With the special training for skills development and improvement, plus the tests required of applicants for commercial driving licenses, it would be easy to assume that drivers will be able to drive big rigs or 18-wheelers smoothly and easily. Every year, however, the National Highway Traffic Safety Administration (NHTSA) records more than 400,000 truck accidents, with at least ten percent of it resulting to someone’s death. Huge and heavy enough to crash a smaller motor vehicle, trucks are, thus, considered threats on the road.
A truck’s threatening size and weight are actually compounded by the practice and the job requirement of some drivers. Meaning that mistakes made by drivers who have a hard time staying focused can be that much more devastating. Thus, though it may be true that these drivers possess the necessary skills in operating a truck, driving long distances for about 11 hours a day (to keep a delivery schedule), driving while intoxicated, smaller vehicles tailgating a truck or not driving from a safe distance from trucks, truck drivers texting or using a handheld phone while driving, and so forth, will definitely not render any road, where a truck is being driven, totally safe.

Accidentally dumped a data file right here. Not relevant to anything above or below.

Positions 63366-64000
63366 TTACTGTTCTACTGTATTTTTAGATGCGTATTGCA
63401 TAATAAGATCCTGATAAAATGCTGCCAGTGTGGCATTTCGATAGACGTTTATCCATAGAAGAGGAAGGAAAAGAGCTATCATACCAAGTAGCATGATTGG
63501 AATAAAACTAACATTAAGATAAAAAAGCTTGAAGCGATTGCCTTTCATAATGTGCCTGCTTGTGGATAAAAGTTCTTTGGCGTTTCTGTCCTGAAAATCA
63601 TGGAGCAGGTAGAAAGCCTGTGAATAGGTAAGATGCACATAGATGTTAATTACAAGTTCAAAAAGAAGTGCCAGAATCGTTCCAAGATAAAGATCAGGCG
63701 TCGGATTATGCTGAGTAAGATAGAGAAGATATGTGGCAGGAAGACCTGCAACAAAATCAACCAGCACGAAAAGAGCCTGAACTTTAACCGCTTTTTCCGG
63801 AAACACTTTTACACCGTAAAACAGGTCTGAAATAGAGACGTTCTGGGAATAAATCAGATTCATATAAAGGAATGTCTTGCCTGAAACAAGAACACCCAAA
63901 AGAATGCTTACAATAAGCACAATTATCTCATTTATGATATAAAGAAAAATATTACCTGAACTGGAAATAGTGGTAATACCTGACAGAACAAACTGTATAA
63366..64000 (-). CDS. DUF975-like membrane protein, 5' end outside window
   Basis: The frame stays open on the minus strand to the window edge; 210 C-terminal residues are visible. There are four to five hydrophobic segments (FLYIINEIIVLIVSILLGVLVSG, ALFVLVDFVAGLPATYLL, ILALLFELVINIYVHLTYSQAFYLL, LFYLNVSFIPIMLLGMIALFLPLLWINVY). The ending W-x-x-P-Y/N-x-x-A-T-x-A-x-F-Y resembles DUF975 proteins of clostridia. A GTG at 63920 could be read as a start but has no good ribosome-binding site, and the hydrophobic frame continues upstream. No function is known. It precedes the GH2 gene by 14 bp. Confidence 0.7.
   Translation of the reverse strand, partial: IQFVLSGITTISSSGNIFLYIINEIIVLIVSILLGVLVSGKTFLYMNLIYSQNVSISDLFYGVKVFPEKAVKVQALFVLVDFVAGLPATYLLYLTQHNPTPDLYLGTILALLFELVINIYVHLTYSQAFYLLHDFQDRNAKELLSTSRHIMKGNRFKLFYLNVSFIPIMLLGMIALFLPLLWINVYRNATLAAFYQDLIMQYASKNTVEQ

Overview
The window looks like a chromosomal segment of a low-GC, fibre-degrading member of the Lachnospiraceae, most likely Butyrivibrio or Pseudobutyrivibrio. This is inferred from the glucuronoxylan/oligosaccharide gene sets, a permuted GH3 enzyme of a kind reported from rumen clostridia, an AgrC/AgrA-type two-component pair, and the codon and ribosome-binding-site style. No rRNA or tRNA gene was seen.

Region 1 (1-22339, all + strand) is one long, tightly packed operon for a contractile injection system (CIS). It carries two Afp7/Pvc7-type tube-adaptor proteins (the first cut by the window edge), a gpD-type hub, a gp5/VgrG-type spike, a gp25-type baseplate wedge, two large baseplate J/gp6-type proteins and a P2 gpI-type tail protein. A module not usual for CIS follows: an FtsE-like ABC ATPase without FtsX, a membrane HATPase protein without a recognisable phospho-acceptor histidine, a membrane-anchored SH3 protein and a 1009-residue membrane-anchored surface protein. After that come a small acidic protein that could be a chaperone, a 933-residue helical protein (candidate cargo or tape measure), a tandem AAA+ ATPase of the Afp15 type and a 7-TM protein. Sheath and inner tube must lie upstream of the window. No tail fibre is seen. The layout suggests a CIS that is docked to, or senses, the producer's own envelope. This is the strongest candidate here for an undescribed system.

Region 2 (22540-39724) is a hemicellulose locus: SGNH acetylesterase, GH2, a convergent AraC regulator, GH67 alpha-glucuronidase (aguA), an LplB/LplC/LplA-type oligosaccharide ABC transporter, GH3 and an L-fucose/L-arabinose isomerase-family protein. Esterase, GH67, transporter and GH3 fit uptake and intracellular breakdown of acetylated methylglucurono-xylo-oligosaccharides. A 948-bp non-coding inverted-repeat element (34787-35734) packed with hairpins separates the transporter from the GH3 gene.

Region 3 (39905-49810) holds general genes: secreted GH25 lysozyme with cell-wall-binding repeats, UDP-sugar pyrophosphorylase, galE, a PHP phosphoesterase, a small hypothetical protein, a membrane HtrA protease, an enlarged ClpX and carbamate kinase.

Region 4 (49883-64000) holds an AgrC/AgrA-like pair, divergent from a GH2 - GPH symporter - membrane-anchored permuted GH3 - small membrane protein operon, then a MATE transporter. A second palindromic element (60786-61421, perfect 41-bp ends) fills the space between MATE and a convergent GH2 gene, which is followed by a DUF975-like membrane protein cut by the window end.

In addressing such issues like driver fatigue, driver intoxication and cell phone use while driving, the US Department of Transportation has passed laws that would make sure truck drivers do not fall into (or commit) these mistakes while on the road. Laws like the maximum hours of service (HOS) for continuous driving, the 0.4% blood alcohol concentration (BAC) level limit, the total banning of cell phone use and, recently (taking effect on January 1, 2013), the use of bluetooth headset, which is supposed to put a stop to the use of handheld phones while driving (this, according to the NHTSA, is the present major thing that distracts truck drivers).
Bluetooth headsets for truckers are intended to help significantly reduce incidences of driver distraction and, thus, the likelihood of truck accidents from happening. These devices are designed to allow a two-way connection through wireless technology. While some devices may be fitted into the ear, there are those that are inserted into especially-designed caps.
Failure to wear (and use) the device can mean a $2,750 fine for each violation plus revocation of the commercial vehicle driver’s license (for repeated violations). These, of course, come on top of the civil lawsuits that can be filed by a personal injury lawyer on behalf of a victim, in case of an accident, to seek compensation for all the damages that the victim will be subjected to. Victims could be well rewarded for visiting a personal injury lawyer’s website and learning more about what an attorney can do to help them get past the injuries they’ve had to sustain as a result of another party’s neglectful actions.